“I knew that if my mom could take her concerns to God in prayer, I wanted to have that also,” he said. “She has always been my example. Hers is the type of faith I want to have. Regardless of the challenges, God is always present. There is nothing, with God’s help, that one cannot overcome.”
Green’s mother made sure he attended church. He remembers when he was still in elementary school and attending Pleasant View Methodist Church. The pastor, Thomas Barrington, said from the pulpit, “one of you might be called to ministry.”
“Something, maybe the way the light from the stained glass window hit his glasses, made me believe he was speaking directly to me,” Green said. “From that point on I was being nurtured.”
When he was a young man, Green recalls, a church meeting in which Pleasant View, a black church, was meeting to consider merging with the white congregations of Hunting Hill and McDonald Chapel.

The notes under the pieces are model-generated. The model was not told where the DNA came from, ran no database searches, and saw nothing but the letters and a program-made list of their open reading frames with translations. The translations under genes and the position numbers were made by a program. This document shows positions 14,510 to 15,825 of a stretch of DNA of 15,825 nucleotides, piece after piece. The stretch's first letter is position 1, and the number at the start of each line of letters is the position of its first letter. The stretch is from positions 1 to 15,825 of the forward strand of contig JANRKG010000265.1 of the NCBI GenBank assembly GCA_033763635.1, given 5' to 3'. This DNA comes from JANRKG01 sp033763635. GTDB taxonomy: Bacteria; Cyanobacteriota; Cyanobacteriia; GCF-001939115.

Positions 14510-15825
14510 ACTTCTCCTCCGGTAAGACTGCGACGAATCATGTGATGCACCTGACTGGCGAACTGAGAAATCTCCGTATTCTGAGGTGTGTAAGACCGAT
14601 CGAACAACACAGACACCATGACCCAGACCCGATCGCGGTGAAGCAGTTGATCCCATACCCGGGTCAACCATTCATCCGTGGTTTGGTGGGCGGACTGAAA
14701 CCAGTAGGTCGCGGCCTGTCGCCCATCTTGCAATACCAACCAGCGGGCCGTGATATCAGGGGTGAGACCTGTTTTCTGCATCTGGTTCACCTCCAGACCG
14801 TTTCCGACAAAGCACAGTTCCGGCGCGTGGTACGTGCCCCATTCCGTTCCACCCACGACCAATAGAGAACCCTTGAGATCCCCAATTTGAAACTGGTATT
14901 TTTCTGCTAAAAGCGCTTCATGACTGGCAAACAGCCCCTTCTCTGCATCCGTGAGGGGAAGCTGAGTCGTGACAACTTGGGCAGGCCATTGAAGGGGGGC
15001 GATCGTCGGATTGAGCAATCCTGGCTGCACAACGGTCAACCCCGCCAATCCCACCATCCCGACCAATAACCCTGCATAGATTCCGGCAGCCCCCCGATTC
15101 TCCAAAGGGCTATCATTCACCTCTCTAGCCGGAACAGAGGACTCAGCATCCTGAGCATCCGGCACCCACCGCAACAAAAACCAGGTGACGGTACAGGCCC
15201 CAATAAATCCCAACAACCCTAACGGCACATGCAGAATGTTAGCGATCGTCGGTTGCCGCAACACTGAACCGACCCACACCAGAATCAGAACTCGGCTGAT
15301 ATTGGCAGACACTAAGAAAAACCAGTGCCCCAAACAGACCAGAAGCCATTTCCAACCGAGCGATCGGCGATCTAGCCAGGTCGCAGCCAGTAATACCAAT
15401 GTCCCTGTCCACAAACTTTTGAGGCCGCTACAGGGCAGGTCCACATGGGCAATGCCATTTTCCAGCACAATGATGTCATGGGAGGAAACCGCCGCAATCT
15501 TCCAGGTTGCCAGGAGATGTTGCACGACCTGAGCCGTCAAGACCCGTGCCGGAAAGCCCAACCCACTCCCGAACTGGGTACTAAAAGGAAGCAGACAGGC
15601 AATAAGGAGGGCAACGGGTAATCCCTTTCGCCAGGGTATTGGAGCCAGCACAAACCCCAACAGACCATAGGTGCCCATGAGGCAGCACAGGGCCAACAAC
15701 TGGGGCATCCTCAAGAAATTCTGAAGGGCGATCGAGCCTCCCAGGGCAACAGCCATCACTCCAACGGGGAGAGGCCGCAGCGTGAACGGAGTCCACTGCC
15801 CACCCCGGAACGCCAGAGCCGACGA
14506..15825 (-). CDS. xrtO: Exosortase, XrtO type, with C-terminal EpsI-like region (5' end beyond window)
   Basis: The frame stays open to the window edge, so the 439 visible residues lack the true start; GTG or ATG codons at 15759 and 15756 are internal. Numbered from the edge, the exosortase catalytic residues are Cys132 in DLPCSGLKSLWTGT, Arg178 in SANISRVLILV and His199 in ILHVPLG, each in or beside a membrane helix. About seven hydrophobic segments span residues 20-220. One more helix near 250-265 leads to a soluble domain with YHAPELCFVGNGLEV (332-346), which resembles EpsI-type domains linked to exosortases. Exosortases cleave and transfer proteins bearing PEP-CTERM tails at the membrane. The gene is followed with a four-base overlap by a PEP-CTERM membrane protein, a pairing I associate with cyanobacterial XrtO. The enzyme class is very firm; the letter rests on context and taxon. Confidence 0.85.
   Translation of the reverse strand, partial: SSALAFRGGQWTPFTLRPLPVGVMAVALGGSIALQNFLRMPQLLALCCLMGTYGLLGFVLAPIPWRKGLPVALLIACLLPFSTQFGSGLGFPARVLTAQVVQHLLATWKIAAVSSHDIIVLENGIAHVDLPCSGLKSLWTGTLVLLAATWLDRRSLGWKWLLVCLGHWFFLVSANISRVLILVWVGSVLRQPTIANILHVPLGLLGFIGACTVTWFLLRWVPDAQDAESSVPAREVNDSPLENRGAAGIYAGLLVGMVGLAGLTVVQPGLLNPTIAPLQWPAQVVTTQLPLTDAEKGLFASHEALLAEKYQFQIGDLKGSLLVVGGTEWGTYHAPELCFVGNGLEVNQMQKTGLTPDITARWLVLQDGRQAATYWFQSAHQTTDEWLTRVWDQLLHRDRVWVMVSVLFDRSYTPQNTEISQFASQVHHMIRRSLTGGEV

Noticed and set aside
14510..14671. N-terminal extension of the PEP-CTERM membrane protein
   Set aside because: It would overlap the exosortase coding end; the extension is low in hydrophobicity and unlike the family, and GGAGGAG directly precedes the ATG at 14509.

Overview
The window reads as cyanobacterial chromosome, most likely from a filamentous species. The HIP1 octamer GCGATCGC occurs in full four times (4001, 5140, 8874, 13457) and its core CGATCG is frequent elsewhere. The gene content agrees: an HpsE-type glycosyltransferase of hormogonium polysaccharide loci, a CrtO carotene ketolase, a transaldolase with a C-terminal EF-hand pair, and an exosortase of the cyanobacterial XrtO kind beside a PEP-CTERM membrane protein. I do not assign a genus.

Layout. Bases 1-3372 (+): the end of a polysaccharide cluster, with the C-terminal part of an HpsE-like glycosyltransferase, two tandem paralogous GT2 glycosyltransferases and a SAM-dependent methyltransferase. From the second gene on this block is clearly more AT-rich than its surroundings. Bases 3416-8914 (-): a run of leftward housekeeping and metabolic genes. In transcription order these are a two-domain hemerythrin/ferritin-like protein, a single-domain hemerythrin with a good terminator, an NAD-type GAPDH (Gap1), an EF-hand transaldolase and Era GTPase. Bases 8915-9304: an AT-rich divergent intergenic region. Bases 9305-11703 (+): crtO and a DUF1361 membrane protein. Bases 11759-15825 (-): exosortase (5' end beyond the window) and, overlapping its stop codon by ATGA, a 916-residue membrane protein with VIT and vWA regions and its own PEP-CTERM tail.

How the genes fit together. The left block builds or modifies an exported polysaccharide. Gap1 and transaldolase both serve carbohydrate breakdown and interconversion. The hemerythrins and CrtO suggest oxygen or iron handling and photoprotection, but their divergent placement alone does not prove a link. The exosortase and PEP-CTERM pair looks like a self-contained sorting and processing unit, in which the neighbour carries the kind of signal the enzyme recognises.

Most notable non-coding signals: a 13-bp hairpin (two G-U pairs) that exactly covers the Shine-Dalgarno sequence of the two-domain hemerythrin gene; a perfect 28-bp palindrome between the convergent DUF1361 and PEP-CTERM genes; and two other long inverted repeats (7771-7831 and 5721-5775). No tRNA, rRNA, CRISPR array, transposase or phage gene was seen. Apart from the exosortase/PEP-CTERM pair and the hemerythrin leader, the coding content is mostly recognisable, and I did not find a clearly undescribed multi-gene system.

The three did come together, creating Fairhaven UMC. But during one of the meetings about the potential merger in April 1968, a knock on the door interrupted the conversation and those present were told that the Rev. Martin Luther King Jr. had just been assassinated.
Green kept his eyes open during the prayers and watched the white pastor pray fervently, with tears streaming down his face, for a black man and for justice. “Dr. King’s life and death wasn’t about black folks. It was about community and coming together,” he said.
Many years later, Green attended an event in Washington commemorating Dr. King’s March on Washington and he began to feel “that sense of calling coming back again.” This time he answered.
This sense of history being interwoven with the present and future is very real to Green. “I want a sense of from whence I’ve come, so I can get a clearer sense of where I’m going,” he said.
He notes, for example, that there were three ex-slaves who formed Pleasant View Church, along with a fourth man who funded the endeavor – Gary Green – his great grandfather.
The church, along with a school and cemetery, are in the village of Quince Orchard, which has been swallowed up the city of Gaithersburg.
Green’s mother grew up in Quince Orchard, and today his son and daughter are creating a documentary about the place.
This sense of love and family is at the center of Green’s identity. He has been married to his wife, Rita, for 42 years, has three children and three grandchildren.